“We are delighted Fielding has been reappointed to continue his invaluable service on our Board,” Governing Board Chair Terry Mazany said. “He has been a very effective leader in education and policy, and also has a background in a variety of other fields that contribute to his knowledge and insight. The dedication he has shown as a state leader and a Board member will be a major asset in our oversight of The Nation’s Report Card — the most valuable benchmark we have for monitoring student progress across the nation, in every state and in 21 large urban districts.”
Rolston was first appointed to the Tennessee education board in 1996. With a professional background in engineering, he also has served as board chair for several other organizations in the field of higher education, health and industry, including the Wellmont Health System, Emory & Henry College, and Eastman Credit Union. In 2003, he retired from Eastman Chemical Company with more than 38 years of service that included work as an industrial engineer. He held a series of management posts in industrial engineering,
strategic planning, supply and distribution, and human resources and communications.
As Rolston enters his second term, the Board is overseeing several major developments. They include the first-ever Technology and Engineering Literacy Assessment, with results to be released in spring 2016; a move to computer-based NAEP assessments; and a comprehensive plan to expand outreach efforts and partnerships to better inform audiences nationwide about NAEP resources and data. Congress established the 26-member Governing Board in 1988 to oversee NAEP, which makes objective information on student performance available to policymakers and the public at the national, state and local levels. NAEP has played an important role in evaluating the condition and progress of American education since 1969.
Among many other duties, the Governing Board determines subjects to be tested and the content and achievement levels for each test, and works to inform the public about NAEP results.
Rolston will serve in the category of “state school board member.” Others appointed this year are listed below along with their hometown, category of appointment and official title. The term for each member will extend to Sept. 30, 2019.

* Alberto Carvalho, Miami;  local school superintendent; superintendent of Miami-Dade County Public Schools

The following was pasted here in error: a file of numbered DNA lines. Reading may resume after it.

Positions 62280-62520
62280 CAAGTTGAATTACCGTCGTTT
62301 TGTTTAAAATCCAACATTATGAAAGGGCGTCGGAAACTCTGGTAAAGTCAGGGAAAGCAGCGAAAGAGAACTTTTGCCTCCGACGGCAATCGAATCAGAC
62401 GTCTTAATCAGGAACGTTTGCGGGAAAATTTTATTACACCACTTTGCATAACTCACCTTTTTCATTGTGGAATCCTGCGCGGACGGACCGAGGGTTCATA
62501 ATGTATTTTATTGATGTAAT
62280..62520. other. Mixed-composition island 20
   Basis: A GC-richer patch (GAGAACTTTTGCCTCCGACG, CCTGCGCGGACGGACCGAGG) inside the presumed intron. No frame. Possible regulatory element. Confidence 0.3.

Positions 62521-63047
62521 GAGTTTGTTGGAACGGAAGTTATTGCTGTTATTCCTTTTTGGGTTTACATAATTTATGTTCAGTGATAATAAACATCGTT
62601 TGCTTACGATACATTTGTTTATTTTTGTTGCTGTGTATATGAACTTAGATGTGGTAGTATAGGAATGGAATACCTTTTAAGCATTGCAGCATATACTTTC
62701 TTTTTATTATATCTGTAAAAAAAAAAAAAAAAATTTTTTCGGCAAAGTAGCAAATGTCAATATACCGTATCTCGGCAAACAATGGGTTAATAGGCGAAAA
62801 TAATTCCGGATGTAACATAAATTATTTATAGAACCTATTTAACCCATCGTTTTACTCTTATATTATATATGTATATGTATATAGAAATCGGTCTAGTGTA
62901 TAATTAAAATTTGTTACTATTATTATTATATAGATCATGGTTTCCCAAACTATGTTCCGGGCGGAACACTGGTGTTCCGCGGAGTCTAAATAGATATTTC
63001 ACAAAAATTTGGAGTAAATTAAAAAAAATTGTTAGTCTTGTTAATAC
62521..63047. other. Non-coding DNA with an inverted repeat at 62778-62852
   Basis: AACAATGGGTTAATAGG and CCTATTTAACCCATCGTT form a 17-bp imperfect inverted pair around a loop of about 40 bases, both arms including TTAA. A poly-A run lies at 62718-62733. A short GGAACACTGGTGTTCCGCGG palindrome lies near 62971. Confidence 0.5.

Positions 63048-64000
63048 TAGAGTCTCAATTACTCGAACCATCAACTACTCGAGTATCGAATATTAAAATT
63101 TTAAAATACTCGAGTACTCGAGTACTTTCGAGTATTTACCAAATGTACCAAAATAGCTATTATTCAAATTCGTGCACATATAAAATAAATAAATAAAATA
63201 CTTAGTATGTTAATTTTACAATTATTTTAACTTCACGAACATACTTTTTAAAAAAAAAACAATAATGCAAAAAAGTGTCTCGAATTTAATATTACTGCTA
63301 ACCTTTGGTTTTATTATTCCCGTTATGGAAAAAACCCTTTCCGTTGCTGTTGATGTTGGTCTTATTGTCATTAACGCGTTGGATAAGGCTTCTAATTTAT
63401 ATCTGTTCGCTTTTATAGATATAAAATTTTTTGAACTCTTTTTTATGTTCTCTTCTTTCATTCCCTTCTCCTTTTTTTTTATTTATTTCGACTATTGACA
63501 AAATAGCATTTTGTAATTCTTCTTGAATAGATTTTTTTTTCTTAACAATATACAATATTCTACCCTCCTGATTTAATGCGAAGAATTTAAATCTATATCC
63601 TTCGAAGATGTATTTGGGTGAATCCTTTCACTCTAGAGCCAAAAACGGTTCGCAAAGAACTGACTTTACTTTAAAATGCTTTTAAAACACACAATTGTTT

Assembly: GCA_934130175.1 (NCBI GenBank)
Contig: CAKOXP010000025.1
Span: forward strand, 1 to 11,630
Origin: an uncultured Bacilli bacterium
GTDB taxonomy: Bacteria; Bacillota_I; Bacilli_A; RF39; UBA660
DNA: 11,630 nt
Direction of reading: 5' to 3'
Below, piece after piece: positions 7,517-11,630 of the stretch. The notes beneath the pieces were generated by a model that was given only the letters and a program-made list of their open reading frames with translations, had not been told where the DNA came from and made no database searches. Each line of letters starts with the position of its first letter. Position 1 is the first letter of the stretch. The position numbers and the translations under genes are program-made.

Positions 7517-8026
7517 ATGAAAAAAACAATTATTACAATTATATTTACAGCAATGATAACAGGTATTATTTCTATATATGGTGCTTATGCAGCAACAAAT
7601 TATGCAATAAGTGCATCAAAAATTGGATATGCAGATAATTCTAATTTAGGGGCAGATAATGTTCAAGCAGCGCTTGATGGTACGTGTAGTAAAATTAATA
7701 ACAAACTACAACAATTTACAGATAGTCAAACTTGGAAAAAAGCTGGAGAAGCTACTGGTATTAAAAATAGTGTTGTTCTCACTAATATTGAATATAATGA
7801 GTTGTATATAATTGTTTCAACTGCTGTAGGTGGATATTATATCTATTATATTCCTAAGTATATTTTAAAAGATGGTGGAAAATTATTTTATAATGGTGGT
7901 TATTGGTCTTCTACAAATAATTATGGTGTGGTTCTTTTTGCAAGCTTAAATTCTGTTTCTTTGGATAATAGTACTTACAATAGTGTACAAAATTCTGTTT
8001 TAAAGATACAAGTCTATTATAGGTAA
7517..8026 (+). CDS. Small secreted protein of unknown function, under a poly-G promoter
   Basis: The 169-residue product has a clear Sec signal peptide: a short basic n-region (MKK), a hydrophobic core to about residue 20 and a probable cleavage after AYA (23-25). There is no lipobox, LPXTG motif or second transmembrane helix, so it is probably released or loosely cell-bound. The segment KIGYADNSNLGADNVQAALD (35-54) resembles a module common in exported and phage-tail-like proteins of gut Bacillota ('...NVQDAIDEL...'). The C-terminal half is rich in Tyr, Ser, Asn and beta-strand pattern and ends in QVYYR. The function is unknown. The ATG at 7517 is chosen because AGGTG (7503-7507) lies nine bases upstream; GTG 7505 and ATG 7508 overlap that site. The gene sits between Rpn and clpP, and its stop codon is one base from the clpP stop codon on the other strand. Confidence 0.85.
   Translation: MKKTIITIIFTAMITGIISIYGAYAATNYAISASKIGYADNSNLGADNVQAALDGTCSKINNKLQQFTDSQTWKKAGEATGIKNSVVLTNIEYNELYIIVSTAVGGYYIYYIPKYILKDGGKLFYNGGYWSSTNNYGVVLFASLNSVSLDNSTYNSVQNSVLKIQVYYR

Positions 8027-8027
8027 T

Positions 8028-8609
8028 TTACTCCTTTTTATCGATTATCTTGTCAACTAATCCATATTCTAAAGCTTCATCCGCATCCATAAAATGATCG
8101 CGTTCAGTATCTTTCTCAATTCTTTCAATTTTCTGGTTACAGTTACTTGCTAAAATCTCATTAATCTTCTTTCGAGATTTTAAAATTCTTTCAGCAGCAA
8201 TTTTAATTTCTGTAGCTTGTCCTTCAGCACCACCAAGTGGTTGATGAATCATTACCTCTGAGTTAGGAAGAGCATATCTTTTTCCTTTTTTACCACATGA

* Carol Jago, Oak Park,  Illinois; curriculum specialist; associate director
for the California Reading and Literature Project at the University of California, Los Angeles
* Dale Nowlin, Columbus, Indiana; 12th-grade      teacher; teacher and mathematics department chair of the Bartholomew Consolidated School Corporation; Board member since 2011
* Linda Rosen, District of Columbia; business representative;  CEO of Change
the Equation
* Cary Sneider, Portland, Oregon; curriculum specialist; associate research
professor at Portland State University; Board member since 2011
* Joe Willhoft, Tacoma, Washington; testing and measurement expert; consultant and former executive director of the Smarter Balanced      Assessment Consortium
# # #
The National Assessment Governing Board is an independent, nonpartisan board whose members include governors, state legislators, local and state school officials, educators, business representatives and members of the general public. Congress created the 26-member Governing Board in 1988 to oversee and set policy for NAEP.
The National Assessment of Educational Progress (NAEP) is the only nationally representative, continuing evaluation of the condition of education in the United States. It has served as a national yardstick of student achievement since 1969. Through The Nation’s Report Card, NAEP informs the public about what America’s students know and can do in various subject areas, and compares achievement among states, large urban
districts, and various student demographic groups.

 

For more on education politics and policy in Tennessee, follow @TNEdReport

 

Of Poverty and Education

Mike Sheppard serves as General Counsel for Professional Educators of Tennessee, a non-partisan teacher association headquartered in Brentwood, Tennessee. This article originally appeared in TREND, a publication of Professional Educators of Tennessee.